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CML hits back at MPs’ ‘stumbling block’ claim

The Council of Mortgage Lenders (CML) has vigorously denied claims made by MPs that its members are a ‘stumbling block’ to longer rental tenancies.

The CML said that it had supported measures to make longer tenancies work more effectively, and that an increasing number of its members are willing to offer mortgages to landlords who want them.

In a recent debate in the House of Commons on the Homelessness Reduction Bill, Will Quince, former property lawyer and Conservative MP for Colchester said the CML was responsible in part for the barrier to longer tenancies in the private rented sector.

“…the stumbling block here is in fact the Council of Mortgage Lenders and insurers, which say that a tenancy of more than one year is not permissible in case the mortgage holder defaults and they need therefore to sell the property as quickly as possible to recover their losses,”

he said.

“It is actually those two different groups that prohibit leases or assured shorthold tenancies of more than one year.”

Supporting his claim was Marcus Jones, communities and local government minister, who added:

“My honorable friend has considerable experience in this area and is absolutely right. That was one of the challenges for residential landlords, particularly buy-to-let landlords, who are restricted by the terms of a particular mortgage product they take.

“Mandating landlords to take a longer tenancy than either a mortgage lender or an insurance company may desire would cause a significant conflict and might mean that tenants are not able to secure a tenancy.”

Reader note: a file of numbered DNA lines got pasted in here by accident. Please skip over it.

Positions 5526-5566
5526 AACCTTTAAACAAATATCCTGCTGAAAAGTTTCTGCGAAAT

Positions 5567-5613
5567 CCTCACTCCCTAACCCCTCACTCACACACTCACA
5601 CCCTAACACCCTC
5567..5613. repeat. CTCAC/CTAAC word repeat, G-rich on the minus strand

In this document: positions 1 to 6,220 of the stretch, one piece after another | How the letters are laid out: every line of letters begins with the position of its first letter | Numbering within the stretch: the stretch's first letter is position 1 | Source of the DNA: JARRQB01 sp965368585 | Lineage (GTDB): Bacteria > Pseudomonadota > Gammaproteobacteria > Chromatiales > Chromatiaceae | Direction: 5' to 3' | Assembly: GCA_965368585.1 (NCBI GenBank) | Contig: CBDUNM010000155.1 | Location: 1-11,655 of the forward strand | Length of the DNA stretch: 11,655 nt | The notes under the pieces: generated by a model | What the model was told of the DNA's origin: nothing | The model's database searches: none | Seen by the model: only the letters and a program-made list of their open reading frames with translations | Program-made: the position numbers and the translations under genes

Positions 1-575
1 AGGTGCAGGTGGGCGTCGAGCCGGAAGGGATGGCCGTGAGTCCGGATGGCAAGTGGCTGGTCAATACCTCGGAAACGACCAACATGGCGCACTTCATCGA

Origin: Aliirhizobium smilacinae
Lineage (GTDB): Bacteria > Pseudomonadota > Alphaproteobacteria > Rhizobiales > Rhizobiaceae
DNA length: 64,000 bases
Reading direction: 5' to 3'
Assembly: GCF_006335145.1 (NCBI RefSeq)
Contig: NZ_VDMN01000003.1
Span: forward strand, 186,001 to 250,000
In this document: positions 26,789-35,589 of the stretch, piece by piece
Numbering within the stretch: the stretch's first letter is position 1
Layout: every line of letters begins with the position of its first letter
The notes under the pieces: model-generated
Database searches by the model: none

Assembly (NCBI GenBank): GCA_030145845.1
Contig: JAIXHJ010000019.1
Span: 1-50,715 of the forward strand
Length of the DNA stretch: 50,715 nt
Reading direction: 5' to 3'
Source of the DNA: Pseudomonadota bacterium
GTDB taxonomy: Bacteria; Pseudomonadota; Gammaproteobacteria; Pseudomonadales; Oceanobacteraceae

In response, the CML issued a statement saying:

“In a recent House of Commons debate, it was alleged that the CML was a ‘stumbling block’ to longer tenancies in the private rented sector, and that lenders won’t allow them.

But both of these assertions are incorrect.”

The trade body went on to say:

“While it is for individual firms to determine their lending policies, our own survey and the list of lenders published by Shelter show that there is a significant number of lenders that are prepared to advance mortgages to landlords who want to offer tenancies for two or three years – or even longer.”

The list of lenders, which housing charity Shelter says is “non-exhaustive”, names 13 lenders willing to lend to landlords who want longer tenancies, including Aldermore, Barclays, Leeds Building Society and The Mortgage Works.

The CML said it has written to the MPs involved in the debate to explain that when a tenancy agreement comes to an end, the lender does not require a landlord to change their tenant.

“Many landlords simply continue to rent to the existing tenant, and there is no limit to how long this may continue.

“So, lenders’ terms do not preclude tenants from occupying a rental property for many years in practice, if both landlord and tenant are happy with the arrangement,”

stated the CML. However, the CML added that it is not often that tenants ask for longer tenancies.

Bernard Clarke, communications manager at CML said that many tenants choose six- or 12-month tenancies due to the introduction of the standard assured shorthold tenancy by the 1988 Housing Act.


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